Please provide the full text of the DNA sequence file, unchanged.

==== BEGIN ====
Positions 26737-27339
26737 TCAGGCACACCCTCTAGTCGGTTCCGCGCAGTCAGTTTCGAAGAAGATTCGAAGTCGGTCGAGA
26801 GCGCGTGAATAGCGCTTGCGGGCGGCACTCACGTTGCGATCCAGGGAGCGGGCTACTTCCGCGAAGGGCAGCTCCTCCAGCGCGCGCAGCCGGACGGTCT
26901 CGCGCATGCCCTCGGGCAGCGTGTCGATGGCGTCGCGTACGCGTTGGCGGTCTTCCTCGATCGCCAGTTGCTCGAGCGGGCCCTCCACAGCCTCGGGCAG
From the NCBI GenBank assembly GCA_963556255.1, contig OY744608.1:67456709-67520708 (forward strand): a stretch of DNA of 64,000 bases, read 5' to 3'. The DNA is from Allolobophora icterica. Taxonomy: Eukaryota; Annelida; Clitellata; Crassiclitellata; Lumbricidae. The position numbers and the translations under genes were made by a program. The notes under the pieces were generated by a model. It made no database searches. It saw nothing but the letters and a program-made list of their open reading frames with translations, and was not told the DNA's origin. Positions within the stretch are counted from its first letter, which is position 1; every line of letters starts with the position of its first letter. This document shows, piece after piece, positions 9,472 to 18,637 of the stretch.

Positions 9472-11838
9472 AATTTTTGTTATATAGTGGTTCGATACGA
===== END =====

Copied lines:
Positions 26737-27339
26737 TCAGGCACACCCTCTAGTCGGTTCCGCGCAGTCAGTTTCGAAGAAGATTCGAAGTCGGTCGAGA
26801 GCGCGTGAATAGCGCTTGCGGGCGGCACTCACGTTGCGATCCAGGGAGCGGGCTACTTCCGCGAAGGGCAGCTCCTCCAGCGCGCGCAGCCGGACGGTCT
26901 CGCGCATGCCCTCGGGCAGCGTGTCGATGGCGTCGCGTACGCGTTGGCGGTCTTCCTCGATCGCCAGTTGCTCGAGCGGGCCCTCCACAGCCTCGGGCAG
From the NCBI GenBank assembly GCA_963556255.1, contig OY744608.1:67456709-67520708 (forward strand): a stretch of DNA of 64,000 bases, read 5' to 3'. The DNA is from Allolobophora icterica. Taxonomy: Eukaryota; Annelida; Clitellata; Crassiclitellata; Lumbricidae. The position numbers and the translations under genes were made by a program. The notes under the pieces were generated by a model. It made no database searches. It saw nothing but the letters and a program-made list of their open reading frames with translations, and was not told the DNA's origin. Positions within the stretch are counted from its first letter, which is position 1; every line of letters starts with the position of its first letter. This document shows, piece after piece, positions 9,472 to 18,637 of the stretch.

Positions 9472-11838
9472 AATTTTTGTTATATAGTGGTTCGATACGA